T.O. Fuller State Park – One of Memphis’ Hidden Treasures

Located in South Memphis, T O Fuller State Park is one of the city’s most interesting and hidden treasures. Whether you’re looking for a place to hike, camp, or even just take a refreshing dip in an Olympic-size pool, this park has it all.

The park was named for Thomas Oscar Fuller, a prominent African American educator, pastor, politician, and civic leader. He spent his life empowering and educating Black Americans. Read on to find out more.

Hiking Trails

There’s so much to do in Memphis, and few things are as enjoyable as a day in the great outdoors. There are many hiking trails in and around the city that offer different sceneries, from pristine forests to waterfront views.

T O Fuller State Park is a hidden gem tucked away in the southern part of the city. With over 1100 acres of natural habitat, it’s a popular spot for hikers and birdwatchers.

The trails at T O Fuller State Park are classified as moderate to rugged so make sure you come prepared with the proper clothing and bring plenty of water. There are several hiking trails to choose from, including the Discovery Trail which allows you to visit Chucalissa Indian Village and Wetlands.

The park also offers 45 campsites that are suitable for tent and RV campers, with a grill, a nearby bathhouse, and a laundry facility. Guests can also enjoy 35 picnic tables throughout the park.


Located about 13 miles southwest of downtown Memphis, T O Fuller State Park offers 45 RV and tent-accessible campsites, an Olympic-size swimming pool, and picnic areas with trails. The park also features Chucalissa Indian Village, a reconstructed Native American village and museum that interprets regional archaeology.

Founded in 1933 as the first state park east of the Mississippi River open to African Americans, this park has a rich history. It was built by the Civilian Conservation Corps (CCC), which worked to preserve nature and teach African American history.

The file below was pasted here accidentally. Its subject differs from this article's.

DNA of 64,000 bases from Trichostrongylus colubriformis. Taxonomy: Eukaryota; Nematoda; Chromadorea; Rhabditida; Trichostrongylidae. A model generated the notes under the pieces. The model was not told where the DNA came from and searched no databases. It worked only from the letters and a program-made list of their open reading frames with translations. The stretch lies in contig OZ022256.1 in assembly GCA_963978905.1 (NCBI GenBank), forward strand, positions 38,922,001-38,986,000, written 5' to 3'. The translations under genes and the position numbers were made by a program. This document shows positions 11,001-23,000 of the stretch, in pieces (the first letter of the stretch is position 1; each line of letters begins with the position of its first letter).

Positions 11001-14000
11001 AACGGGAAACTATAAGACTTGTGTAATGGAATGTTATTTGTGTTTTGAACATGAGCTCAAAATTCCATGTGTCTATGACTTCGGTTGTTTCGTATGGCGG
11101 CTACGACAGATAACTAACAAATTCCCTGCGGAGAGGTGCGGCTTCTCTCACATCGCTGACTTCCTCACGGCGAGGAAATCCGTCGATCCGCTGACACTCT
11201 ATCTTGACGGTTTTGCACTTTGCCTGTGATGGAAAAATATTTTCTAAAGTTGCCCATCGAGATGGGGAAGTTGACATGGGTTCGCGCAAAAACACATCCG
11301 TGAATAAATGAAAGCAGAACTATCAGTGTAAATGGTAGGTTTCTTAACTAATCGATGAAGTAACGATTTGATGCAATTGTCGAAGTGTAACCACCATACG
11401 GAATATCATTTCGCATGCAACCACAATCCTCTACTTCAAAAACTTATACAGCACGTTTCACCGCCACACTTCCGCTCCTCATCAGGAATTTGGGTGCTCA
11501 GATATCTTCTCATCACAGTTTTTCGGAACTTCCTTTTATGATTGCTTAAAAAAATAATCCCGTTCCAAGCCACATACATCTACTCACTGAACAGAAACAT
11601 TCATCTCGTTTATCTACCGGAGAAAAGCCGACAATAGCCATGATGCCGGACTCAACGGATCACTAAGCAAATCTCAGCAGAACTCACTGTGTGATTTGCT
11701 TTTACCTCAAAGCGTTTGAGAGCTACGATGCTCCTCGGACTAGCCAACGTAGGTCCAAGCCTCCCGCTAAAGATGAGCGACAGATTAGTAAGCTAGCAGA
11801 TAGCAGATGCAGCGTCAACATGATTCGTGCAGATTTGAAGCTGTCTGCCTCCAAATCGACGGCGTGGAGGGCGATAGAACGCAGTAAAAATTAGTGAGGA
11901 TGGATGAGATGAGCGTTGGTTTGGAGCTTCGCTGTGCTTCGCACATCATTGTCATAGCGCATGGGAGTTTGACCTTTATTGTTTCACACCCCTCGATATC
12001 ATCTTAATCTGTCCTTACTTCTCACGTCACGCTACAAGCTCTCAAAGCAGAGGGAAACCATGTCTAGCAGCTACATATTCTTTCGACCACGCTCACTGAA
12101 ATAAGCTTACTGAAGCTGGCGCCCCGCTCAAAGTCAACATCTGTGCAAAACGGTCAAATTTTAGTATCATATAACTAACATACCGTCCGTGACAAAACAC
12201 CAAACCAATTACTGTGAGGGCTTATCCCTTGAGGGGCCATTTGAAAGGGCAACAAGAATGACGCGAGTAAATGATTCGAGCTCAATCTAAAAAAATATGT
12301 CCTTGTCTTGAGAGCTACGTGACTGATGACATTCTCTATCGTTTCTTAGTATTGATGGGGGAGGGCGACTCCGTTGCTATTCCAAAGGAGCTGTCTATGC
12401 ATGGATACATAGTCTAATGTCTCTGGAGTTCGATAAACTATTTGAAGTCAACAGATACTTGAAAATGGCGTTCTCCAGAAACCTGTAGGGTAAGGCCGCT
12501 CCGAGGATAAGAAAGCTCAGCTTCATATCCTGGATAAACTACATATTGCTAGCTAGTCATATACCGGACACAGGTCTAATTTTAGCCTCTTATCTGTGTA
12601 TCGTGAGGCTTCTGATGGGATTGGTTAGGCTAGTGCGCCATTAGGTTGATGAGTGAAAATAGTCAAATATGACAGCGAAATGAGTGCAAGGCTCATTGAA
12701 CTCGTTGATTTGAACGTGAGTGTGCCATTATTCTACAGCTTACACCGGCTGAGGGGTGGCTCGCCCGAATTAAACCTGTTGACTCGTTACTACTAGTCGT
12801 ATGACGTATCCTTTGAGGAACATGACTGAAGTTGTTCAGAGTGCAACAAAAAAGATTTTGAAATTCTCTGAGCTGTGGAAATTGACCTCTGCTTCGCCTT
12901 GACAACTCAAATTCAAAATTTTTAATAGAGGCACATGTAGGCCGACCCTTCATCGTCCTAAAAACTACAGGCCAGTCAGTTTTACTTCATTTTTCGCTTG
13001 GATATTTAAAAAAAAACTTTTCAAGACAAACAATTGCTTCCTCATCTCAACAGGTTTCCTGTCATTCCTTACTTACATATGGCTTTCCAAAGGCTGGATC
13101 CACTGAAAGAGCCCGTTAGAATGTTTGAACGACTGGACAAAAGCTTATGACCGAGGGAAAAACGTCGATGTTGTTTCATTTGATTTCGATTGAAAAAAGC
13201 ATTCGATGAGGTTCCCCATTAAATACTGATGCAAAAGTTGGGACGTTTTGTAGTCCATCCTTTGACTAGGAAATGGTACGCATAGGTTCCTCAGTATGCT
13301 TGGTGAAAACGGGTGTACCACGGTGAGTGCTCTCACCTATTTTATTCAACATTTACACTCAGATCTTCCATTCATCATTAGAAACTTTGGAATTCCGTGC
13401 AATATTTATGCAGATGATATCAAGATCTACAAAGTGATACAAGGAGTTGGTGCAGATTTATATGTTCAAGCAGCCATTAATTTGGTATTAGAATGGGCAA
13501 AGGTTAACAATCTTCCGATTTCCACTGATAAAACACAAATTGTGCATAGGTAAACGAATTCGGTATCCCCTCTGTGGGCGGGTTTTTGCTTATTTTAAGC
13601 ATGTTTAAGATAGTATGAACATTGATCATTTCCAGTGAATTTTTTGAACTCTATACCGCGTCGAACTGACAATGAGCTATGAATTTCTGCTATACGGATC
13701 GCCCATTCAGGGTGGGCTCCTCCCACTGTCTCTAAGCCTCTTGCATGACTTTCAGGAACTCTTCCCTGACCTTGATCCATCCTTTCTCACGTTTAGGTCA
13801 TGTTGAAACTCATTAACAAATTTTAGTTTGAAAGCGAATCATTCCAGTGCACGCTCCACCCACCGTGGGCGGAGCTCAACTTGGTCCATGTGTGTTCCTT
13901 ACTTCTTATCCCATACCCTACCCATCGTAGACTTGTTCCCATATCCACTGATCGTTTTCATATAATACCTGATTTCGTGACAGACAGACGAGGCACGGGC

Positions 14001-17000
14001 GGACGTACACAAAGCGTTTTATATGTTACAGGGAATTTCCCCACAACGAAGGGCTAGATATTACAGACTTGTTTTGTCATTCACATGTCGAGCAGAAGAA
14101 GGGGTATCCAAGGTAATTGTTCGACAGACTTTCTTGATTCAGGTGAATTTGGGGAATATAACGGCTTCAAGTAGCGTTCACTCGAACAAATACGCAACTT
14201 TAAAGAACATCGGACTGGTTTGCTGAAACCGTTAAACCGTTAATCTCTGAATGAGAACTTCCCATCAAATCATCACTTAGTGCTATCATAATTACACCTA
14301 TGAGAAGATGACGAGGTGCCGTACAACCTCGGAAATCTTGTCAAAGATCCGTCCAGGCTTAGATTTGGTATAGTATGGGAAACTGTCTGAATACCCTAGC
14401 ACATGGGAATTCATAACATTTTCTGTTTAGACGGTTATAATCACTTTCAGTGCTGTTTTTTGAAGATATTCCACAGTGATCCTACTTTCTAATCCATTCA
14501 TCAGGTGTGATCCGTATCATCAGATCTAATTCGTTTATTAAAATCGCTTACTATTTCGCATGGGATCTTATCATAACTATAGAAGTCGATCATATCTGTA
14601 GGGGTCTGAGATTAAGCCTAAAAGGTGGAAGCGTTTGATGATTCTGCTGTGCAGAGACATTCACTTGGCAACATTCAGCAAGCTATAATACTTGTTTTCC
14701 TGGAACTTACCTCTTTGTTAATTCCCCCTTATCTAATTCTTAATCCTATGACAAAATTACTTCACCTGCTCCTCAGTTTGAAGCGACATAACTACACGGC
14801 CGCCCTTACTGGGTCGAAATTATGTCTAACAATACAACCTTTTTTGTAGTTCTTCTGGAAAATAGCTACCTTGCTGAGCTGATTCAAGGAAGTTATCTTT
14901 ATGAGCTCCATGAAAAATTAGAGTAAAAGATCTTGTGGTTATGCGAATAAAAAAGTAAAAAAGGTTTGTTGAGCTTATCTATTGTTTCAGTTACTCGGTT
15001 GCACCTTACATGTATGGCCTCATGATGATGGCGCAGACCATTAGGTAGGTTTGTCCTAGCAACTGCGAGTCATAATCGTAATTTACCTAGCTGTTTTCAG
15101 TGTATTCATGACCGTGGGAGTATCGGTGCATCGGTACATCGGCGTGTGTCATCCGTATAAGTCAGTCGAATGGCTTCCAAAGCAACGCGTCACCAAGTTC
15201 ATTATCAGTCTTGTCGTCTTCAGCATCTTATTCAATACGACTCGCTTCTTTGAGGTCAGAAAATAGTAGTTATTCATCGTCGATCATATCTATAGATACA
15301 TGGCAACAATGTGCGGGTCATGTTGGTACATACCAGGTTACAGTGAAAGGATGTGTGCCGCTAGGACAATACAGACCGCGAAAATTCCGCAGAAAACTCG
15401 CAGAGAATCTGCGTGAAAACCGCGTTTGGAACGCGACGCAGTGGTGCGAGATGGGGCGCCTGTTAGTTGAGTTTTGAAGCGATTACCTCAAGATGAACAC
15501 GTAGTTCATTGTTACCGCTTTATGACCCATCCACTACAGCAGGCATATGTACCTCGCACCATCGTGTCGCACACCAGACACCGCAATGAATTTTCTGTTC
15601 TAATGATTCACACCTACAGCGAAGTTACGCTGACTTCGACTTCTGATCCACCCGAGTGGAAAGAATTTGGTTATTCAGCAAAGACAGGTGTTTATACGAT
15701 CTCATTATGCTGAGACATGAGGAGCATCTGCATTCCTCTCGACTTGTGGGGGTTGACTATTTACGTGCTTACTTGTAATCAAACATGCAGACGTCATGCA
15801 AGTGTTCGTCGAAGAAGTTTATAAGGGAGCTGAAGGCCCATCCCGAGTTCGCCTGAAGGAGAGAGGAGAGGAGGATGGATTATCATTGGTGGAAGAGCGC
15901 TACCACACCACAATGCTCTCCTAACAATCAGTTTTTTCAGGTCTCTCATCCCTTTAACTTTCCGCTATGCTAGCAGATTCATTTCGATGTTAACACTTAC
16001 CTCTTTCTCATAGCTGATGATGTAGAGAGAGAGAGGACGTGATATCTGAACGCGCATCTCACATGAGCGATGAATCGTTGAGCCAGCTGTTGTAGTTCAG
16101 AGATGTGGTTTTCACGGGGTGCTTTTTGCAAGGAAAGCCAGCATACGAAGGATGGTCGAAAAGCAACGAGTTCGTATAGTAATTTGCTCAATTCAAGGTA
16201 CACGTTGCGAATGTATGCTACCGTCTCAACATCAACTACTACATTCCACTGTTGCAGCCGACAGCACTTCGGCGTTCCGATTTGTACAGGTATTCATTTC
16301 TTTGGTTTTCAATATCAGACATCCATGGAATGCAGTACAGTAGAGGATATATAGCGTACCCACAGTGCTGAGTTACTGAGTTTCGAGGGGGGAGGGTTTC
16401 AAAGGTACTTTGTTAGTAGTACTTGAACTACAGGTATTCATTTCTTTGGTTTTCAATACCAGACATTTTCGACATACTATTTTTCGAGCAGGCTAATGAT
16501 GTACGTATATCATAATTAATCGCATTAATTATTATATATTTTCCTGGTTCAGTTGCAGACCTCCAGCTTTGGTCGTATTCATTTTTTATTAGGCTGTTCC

The park is home to many birds and wildlife, including red-tailed hawks. Its 1,138 acres are diverse in flora and fauna, from the Mississippi flood plains to high bluff ridges.

T O Fuller State Park is a great place to relax and spend time with the family, enjoying picnics on grassy fields. Or if you want to get out and stretch your legs, the park has over 6 miles of hiking trails. During the summer, guests can cool off in an Olympic-size swimming pool. Discover More about Memphis here.


Located on the southern outskirts of Memphis, T O Fuller State Park is one of the city’s most accessible and exciting places to get outdoors. Aside from the park’s sheltered picnic areas, tennis courts, swimming pool, and golf course, it also boasts several trails for hiking, camping, and other outdoor activities.

The park’s historic significance dates back to its inception when it was originally called Shelby County Negro State Park and was the first park east of the Mississippi River that opened to African Americans. During the construction of a swimming pool in 1940, CCC workers uncovered evidence of a prehistoric Native American village that has since been designated a national landmark.

Today, T O Fuller State Park is home to the only state park within Memphis’ city limits and offers a wide variety of activities for the entire family. It is also the perfect place to explore the city’s rich history while soaking in nature’s beauty.

Golf Course

The only state park within Memphis city limits, T O Fuller State Park protects and showcases a unique natural habitat while offering a wide range of outdoor recreational assets. The newly renovated interpretive nature center, playgrounds, an Olympic-size pool and splash pad, ball fields, basketball and tennis courts, picnic shelters, and terrific gathering spaces make it a perfect destination for family fun.

T O Fuller State Park has a challenging 18-hole golf course designed by Jim Hardy in 1956. It has fairways and greens of Bermuda grass, water hazards, and a few bunkers.

Its signature hole is a 196-yard, par-3 that requires an accurate tee shot to reach a small elevated green. The course has been recognized as one of the best courses in Tennessee by the TN Golf Course Association.

In a quest to make the environment a little more sustainable, park officials have recently begun a long-term project to convert the former 5,986-yard golf course into a lush wildlife habitat area. Streams and wetlands are now being restored, drainage tiles have been removed and native grasses and trees are being planted. Browse the next article.



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